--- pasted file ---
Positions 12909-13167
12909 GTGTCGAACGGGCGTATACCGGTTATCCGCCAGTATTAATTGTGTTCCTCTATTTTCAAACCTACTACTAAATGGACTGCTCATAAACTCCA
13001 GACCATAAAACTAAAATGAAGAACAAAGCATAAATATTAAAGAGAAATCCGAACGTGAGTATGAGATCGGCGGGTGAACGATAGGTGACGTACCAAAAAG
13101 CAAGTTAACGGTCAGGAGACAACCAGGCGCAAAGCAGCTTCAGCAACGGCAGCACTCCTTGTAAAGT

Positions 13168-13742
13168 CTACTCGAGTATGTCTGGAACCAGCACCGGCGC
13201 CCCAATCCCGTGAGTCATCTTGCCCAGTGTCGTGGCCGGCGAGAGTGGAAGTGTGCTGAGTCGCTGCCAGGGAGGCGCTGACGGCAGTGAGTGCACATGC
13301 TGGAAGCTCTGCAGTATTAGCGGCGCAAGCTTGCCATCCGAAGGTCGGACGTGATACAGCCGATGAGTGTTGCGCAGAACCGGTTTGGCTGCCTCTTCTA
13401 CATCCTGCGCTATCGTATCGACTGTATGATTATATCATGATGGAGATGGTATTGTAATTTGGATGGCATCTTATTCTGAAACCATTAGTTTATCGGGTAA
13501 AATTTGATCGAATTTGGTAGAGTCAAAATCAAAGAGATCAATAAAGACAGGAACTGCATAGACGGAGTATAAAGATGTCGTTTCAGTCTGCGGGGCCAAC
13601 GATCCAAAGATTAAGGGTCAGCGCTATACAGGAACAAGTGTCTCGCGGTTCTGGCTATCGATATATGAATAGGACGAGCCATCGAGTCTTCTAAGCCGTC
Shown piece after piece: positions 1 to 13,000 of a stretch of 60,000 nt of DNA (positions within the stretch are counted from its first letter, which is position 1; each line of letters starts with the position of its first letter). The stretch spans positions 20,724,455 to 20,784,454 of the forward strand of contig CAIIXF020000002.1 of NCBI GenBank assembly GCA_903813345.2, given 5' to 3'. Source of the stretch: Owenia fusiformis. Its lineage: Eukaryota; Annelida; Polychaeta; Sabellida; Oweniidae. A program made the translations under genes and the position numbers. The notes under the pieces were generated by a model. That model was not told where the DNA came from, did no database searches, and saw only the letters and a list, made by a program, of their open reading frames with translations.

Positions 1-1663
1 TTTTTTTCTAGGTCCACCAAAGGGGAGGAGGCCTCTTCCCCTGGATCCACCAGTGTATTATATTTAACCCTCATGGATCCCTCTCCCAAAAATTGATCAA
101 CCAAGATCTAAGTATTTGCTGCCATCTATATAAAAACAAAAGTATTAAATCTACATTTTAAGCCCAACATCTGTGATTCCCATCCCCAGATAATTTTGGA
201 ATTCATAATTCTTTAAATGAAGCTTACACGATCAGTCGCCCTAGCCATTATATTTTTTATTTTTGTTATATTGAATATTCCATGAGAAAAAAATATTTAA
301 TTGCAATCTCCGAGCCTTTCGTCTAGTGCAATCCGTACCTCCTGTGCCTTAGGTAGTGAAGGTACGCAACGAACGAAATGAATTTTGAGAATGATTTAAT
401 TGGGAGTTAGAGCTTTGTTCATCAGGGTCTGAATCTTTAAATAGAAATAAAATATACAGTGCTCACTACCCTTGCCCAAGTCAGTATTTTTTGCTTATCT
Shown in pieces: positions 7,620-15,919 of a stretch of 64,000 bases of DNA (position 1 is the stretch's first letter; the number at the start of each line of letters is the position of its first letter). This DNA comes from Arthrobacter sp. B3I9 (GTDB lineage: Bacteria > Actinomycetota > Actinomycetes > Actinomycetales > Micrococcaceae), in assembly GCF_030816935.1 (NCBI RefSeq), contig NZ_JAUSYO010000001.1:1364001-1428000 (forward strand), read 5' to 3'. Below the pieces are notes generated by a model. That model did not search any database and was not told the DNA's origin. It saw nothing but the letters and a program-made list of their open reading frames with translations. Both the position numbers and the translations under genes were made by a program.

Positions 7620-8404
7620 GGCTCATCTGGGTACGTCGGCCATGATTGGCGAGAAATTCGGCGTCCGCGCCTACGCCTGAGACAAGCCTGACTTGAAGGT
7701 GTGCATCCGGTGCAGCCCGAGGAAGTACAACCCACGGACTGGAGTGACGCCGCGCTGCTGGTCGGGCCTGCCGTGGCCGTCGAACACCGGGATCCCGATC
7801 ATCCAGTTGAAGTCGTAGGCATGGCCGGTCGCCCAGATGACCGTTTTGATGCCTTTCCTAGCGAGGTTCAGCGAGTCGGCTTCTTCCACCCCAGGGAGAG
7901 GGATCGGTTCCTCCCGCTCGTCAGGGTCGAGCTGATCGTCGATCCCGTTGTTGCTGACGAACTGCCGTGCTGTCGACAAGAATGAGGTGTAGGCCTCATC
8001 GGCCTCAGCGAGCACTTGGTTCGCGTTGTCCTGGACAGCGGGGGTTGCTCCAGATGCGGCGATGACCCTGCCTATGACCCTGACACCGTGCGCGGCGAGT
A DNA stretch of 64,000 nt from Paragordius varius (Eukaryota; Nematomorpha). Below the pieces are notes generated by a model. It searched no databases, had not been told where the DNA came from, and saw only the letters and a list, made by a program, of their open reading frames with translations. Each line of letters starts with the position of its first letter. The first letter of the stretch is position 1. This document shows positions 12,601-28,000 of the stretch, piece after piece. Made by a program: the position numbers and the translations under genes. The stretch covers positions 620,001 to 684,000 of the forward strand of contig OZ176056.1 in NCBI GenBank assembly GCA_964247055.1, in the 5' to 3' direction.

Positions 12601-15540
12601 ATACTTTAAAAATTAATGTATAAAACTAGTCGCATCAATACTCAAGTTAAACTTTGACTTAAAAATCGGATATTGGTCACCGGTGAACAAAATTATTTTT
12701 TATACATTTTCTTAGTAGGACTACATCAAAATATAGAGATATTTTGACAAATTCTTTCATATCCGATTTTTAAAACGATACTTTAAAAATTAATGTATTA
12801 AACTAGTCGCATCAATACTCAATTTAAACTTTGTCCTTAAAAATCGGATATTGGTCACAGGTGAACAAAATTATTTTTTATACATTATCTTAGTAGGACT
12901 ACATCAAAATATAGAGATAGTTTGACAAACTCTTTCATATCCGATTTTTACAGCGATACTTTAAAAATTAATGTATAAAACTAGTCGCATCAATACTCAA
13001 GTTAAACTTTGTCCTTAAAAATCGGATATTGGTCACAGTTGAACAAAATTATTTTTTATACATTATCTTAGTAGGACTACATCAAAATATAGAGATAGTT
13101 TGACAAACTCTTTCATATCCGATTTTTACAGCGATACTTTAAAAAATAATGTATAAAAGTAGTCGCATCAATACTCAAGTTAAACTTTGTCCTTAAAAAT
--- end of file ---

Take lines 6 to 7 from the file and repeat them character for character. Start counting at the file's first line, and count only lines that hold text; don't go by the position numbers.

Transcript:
13168 CTACTCGAGTATGTCTGGAACCAGCACCGGCGC
13201 CCCAATCCCGTGAGTCATCTTGCCCAGTGTCGTGGCCGGCGAGAGTGGAAGTGTGCTGAGTCGCTGCCAGGGAGGCGCTGACGGCAGTGAGTGCACATGC